And this:

During the special period, expensive habits like smoking and most likely also alcohol consumption were reduced, albeit briefly. This enforced fitness regime lasted only until the Cuban economy began to recover in the second half of the 1990s. At that point, physical activity levels began to fall off, and calorie intake surged. Eventually people in Cuba were eating even more than they had before the crash. The researchers report that “by 2011, the Cuban population has regained enough weight to almost triple the obesity rates of 1995.”

That is by Richard Schiffman, the full article is here, and for the pointer I thank Jim Oliver.

Kyle D. April 21, 2013 at 4:38 am

It’s too bad this study only looked at residents of Cienfuegos; I would be interested if these effects held true across Cuba. I studied in Cuba a few years ago and traveled throughout the island, including to Cienfuegos. It was my sense that the reforms that were instituted during the Special Period (like the urban farming) worked better in the smaller, less-dense cities like Cienfuegos (which has a population of about 160,000) than they did in Havana, with its two million residents. The residents of Cienfuegos might have thus experienced more of the health benefits of the weight gain without experiencing the detrimental effects of true food scarcity, which most Habaneros remembered vividly.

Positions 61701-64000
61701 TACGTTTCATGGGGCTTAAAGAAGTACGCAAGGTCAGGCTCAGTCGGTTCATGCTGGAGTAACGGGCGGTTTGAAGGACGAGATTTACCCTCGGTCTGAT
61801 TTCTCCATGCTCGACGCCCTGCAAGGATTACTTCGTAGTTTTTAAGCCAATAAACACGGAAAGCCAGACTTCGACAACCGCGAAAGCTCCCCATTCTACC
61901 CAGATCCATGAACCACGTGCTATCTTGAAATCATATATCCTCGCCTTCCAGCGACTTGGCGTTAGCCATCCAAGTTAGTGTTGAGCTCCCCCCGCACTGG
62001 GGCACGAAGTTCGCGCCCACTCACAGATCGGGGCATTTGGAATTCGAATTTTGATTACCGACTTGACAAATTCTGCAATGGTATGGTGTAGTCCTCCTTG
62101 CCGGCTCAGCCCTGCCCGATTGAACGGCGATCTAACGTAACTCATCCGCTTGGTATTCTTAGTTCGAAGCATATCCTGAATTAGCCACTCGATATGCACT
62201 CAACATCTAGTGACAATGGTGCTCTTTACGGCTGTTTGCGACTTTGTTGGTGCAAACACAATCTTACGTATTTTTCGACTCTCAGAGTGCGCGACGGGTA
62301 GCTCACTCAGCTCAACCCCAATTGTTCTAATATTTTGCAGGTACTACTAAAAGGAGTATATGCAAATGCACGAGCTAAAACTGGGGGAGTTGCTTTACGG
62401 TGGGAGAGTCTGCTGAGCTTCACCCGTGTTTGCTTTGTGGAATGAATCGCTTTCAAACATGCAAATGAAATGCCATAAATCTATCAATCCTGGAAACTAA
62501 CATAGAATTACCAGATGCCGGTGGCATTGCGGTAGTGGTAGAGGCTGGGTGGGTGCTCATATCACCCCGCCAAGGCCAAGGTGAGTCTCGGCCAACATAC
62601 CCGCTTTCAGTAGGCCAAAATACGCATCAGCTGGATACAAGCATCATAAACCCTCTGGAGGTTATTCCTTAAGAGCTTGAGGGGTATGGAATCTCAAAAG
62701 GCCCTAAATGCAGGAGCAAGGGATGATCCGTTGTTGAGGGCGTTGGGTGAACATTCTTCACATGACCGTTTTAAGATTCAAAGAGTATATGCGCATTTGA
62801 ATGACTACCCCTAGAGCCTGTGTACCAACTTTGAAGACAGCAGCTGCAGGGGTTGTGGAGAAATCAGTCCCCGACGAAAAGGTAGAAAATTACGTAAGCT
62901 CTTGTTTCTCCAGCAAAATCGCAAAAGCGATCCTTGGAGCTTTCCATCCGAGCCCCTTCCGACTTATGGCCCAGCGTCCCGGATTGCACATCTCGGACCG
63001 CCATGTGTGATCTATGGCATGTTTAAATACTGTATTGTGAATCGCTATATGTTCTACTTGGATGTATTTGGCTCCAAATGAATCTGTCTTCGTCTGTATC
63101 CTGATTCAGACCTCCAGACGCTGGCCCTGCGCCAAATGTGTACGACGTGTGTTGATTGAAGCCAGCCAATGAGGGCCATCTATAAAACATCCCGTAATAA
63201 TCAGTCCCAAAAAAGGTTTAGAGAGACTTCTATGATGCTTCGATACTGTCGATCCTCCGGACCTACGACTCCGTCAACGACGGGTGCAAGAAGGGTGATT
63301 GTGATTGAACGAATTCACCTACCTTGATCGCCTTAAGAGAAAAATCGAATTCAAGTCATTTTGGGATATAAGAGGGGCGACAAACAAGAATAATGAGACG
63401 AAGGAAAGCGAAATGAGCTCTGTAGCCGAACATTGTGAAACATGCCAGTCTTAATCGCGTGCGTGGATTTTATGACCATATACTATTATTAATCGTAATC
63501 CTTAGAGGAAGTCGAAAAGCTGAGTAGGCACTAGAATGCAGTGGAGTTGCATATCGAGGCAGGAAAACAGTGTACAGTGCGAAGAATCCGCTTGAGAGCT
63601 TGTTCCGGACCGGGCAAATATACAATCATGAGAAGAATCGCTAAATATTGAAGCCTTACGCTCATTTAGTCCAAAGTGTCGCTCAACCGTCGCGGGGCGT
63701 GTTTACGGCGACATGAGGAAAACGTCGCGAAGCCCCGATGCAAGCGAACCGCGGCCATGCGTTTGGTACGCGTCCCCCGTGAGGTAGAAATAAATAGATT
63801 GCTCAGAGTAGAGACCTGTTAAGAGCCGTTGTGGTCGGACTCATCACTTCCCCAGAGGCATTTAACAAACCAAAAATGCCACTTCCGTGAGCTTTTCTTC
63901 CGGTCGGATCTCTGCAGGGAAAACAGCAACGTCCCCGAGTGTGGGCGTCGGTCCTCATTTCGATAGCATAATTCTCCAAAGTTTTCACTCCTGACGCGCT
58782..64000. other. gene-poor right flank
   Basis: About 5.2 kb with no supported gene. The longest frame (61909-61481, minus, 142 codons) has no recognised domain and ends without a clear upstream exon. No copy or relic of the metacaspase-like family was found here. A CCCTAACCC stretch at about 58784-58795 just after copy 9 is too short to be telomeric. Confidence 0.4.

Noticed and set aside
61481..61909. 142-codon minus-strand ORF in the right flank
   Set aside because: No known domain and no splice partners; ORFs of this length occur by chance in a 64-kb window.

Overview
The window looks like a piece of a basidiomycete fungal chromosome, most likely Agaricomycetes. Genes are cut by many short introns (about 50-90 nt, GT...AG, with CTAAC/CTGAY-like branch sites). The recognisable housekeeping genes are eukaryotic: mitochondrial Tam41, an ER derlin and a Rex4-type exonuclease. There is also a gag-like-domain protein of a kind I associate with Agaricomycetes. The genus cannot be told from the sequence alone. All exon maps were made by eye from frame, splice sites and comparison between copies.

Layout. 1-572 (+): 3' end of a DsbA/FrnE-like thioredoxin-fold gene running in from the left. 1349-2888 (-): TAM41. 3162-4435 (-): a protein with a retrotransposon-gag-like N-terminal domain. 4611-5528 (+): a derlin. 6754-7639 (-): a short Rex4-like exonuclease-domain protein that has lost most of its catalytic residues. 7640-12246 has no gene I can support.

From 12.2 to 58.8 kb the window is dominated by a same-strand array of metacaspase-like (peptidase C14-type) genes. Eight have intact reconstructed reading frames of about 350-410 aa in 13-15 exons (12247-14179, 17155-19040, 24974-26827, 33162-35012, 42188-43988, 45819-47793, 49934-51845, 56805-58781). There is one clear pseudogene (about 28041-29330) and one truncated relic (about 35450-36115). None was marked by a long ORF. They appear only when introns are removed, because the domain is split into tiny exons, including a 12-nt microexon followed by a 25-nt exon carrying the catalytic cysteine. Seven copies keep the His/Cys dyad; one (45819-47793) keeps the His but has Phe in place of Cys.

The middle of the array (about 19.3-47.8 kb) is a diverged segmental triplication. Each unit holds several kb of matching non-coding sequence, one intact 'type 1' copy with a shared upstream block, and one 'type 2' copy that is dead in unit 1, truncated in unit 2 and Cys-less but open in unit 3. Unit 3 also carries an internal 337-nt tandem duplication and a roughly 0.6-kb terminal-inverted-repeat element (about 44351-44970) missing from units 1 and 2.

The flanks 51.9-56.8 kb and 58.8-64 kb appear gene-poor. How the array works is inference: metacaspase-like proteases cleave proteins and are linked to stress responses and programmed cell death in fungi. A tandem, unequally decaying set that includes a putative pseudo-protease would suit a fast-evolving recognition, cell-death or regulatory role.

Patriot April 21, 2013 at 5:07 am

Cuban life expectancy exceeds that of the United States, so I’d assume the findings can be extrapolated and applied to the general public.

prior_approval April 21, 2013 at 6:21 am

Well, as noted above, extreme caution is warranted when talking about Cuba, but at least when it comes to health care, one of the favorite American talking points dismissing statistical comparisons of America to other countries is the demographics of the U.S.

Which seem strikingly like the demographics in Cuba, actually – ‘According to a 2002 national census which surveyed 11.2 million Cubans, 1.1 million Cubans described themselves as Black, while 2.8 million considered themselves to be “mulatto” or “mestize”.[9] Thus a significant proportion of those living on the island affirm some African ancestry. The matter is further complicated by the fact that a fair number of people still locate their origins in specific African ethnic groups or regions, particularly Yoruba (or Lucumi), Igbo and Congo, but also Arará, Carabalí, Mandingo, Fula, Makua, and others.